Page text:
Michigan labels the act of driving under the influence of alcohol or drugs as Operating While Intoxicated or Operating While Visibly Intoxicated. Both charges carry with them severe criminal and civil penalties. To dissuade drivers from driving in this state, Michigan enforces a variety of OWI and OWVI laws.
Avoiding either charge in Michigan requires that drivers in the state recognize the legal blood alcohol limits. They also need to be aware of how OWI and OWVI convictions are addressed by the state’s courts.
OWI and OWVI in Michigan
The definition of Operating While Intoxicated or Operating While Visibly Intoxicated involves operating any motor vehicle while impaired by alcohol, controlled substances or other drugs that cause intoxication. The standard blood alcohol content in the state is 0.08 percent. Drivers at or above this legal limit can be charged with an OWI or OWVI.
Drivers under the age of 21 must have a zero percentage of alcohol or drugs in their systems to avoid this charge. Commercial drivers are permitted to have BACs lower than 0.04 percent to avoid being charged with an OWI or OWVI.
Drivers under the age of 21 are permitted to have up to a 0.02 percent BAC if the alcohol that was consumed was intended for religious ceremonial purposes. Underage drivers likewise can transport closed containers of liquor in their vehicles as long as they are accompanied by a licensed driver who is at least 21 years of age.
OWI and OWVI Penalties in Michigan
The penalties for OWI and OWVI in Michigan include civil and criminal punishments. A first-time conviction can lead to a jail term of up to 93 days and a fine of $100 to $500.
The defendant also will have to serve 360 hours or a minimum of 45 days of community service. The court also has the discretion of ordering that the defendant’s vehicle be immobilized for a determined time frame or be outfitted at the offender’s expense with an ignition interlock device or IID.
A second conviction in Michigan results in five days to one year in jail and a fine of $300 to $1000. The offender also must serve 30 to 90 days of community service and use an IID on his or her car. The court can also order that the vehicle be immobilized.
A third conviction in Michigan is a felony and results in one to five years in prison. The defendant likewise must pay a fine of $500 to $5000 and serve a minimum of 30 days on probation.
He or she must perform a minimum of 60 days of community service and use an IID on all of his or her vehicles. The judge can also order that the vehicle be immobilized until the case is resolved.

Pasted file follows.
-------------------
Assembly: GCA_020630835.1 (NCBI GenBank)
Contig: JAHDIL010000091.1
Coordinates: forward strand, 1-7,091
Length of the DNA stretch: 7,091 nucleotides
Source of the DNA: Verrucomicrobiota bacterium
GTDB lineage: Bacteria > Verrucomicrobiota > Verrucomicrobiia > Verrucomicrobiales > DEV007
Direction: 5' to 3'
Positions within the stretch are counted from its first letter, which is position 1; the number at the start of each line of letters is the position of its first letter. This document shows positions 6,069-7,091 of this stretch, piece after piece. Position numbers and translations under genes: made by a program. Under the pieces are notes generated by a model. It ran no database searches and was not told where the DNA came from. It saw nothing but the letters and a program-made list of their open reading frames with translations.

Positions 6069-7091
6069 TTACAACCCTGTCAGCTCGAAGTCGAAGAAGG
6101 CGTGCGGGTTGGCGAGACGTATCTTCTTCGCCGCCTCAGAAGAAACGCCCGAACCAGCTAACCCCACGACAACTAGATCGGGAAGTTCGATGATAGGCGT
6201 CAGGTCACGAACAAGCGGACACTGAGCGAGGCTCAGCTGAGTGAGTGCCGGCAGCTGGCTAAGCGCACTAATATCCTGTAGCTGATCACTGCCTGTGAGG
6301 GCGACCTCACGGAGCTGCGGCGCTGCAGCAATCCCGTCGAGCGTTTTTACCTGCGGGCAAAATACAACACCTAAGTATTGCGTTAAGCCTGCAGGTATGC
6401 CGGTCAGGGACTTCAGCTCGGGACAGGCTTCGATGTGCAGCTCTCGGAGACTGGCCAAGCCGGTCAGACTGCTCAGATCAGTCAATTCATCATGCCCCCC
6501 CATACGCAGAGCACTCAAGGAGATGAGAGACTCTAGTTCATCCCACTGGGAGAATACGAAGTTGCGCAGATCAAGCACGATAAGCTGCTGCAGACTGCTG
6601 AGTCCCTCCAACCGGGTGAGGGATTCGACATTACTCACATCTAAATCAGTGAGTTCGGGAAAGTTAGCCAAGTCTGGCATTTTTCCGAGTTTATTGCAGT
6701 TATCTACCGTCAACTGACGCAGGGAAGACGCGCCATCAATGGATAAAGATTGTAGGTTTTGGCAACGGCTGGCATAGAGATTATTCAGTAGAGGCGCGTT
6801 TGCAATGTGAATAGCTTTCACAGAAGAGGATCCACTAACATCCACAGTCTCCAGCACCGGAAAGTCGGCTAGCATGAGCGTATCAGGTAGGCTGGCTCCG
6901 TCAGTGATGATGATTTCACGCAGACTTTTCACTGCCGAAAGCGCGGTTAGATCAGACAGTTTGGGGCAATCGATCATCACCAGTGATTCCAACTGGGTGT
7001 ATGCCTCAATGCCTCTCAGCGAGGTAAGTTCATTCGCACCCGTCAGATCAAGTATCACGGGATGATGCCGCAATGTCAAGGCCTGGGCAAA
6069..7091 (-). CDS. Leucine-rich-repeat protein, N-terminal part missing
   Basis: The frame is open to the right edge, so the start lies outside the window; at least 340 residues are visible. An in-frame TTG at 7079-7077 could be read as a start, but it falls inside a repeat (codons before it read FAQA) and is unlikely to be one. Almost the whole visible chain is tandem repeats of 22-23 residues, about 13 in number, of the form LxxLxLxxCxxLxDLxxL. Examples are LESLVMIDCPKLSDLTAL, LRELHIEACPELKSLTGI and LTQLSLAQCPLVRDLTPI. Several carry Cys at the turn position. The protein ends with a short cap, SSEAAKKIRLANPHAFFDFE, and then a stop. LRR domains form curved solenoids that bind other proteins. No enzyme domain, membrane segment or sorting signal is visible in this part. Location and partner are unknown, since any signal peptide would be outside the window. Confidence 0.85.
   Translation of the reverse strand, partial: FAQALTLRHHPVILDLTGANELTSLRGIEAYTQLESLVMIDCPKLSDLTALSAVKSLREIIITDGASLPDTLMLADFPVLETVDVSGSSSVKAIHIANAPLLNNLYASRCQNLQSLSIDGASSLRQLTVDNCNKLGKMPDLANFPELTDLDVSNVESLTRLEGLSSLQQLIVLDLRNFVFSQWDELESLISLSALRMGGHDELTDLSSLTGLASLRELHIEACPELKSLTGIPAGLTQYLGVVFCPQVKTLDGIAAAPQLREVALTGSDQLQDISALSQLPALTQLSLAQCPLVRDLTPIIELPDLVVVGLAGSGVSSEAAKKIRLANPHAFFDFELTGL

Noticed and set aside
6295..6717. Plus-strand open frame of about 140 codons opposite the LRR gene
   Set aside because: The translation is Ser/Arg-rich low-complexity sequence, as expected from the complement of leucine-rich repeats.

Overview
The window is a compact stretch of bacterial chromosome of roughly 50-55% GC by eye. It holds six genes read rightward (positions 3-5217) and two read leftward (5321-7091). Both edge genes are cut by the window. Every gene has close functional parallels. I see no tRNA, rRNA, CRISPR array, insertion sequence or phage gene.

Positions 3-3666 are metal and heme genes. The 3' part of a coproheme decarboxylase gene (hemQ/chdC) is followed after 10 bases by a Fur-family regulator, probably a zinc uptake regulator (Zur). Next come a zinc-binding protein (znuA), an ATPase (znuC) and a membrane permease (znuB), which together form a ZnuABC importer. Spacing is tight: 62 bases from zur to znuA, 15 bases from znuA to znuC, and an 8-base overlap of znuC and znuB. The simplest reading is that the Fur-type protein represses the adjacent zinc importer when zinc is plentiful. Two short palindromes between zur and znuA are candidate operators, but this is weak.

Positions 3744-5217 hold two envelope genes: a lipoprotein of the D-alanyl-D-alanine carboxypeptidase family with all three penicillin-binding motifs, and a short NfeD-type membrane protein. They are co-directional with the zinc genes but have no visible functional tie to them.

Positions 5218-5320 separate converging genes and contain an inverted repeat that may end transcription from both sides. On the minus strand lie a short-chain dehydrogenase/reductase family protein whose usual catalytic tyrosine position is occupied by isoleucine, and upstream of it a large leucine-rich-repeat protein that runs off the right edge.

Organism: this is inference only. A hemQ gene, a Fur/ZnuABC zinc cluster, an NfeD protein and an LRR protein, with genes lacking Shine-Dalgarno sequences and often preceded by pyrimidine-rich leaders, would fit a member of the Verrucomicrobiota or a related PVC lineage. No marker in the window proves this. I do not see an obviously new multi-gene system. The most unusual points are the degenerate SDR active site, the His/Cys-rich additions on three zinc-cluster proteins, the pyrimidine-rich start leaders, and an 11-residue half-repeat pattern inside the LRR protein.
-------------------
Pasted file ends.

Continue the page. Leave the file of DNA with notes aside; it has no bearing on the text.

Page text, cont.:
Underage OWI and OWVI Penalties in Michigan
Michigan uses a different set of laws to address underage OWI and OWVI. These laws pertain to drivers who are age 16 to 20.
A first underage conviction will result in the driver being sentenced to 360 hours of community service and a fine of up to $250. The driver’s license will also be suspended for 30 days, and he or she will have four points added to his or her driving record.
A second underage conviction leads to a fine of $500 and a sentence of up to 60 days of community service. The underage driver can also serve up to 93 days in jail and have his or her license suspended for up to 90 days while getting four points on his or her driving record.
Implied Consent in Michigan
Michigan also has an implied consent law that says that all motor vehicle operators, whether licensed in the state or not, give consent to be tested for over-the-limit BACs if law enforcement has probable cause to arrest them for OWI or OWVI. Refusing to submit to chemical testing or a breathalyzer can result in civil and criminal penalties
A first refusal under the implied consent law can result in the driver having his or her license suspended for up to one year. He or she can also receive six points on his or her driving record. A second or subsequent refusal can result in a loss of driving privileges for up to two years.
If a driver refuses a breathalyzer or chemical test or has a BAC of 0.08 percent or higher, he or she can have his or her license seized by law enforcement and have a paper license issued in its place. The driver can request an administrative hearing to get the license reinstated. The burden of proof to show why chemical testing was not needed at the time of the arrest falls on the driver rather than the law enforcement officer.
Operating While Intoxicated and Operating While Visibly Intoxicated are both serious charges in Michigan. Drivers found guilty of either charge face significant civil and criminal punishments.
They can lose driving privileges as well as serve time in jail and pay heavy monetary fines. These penalties are used for drivers of all ages including those who hold commercial licenses.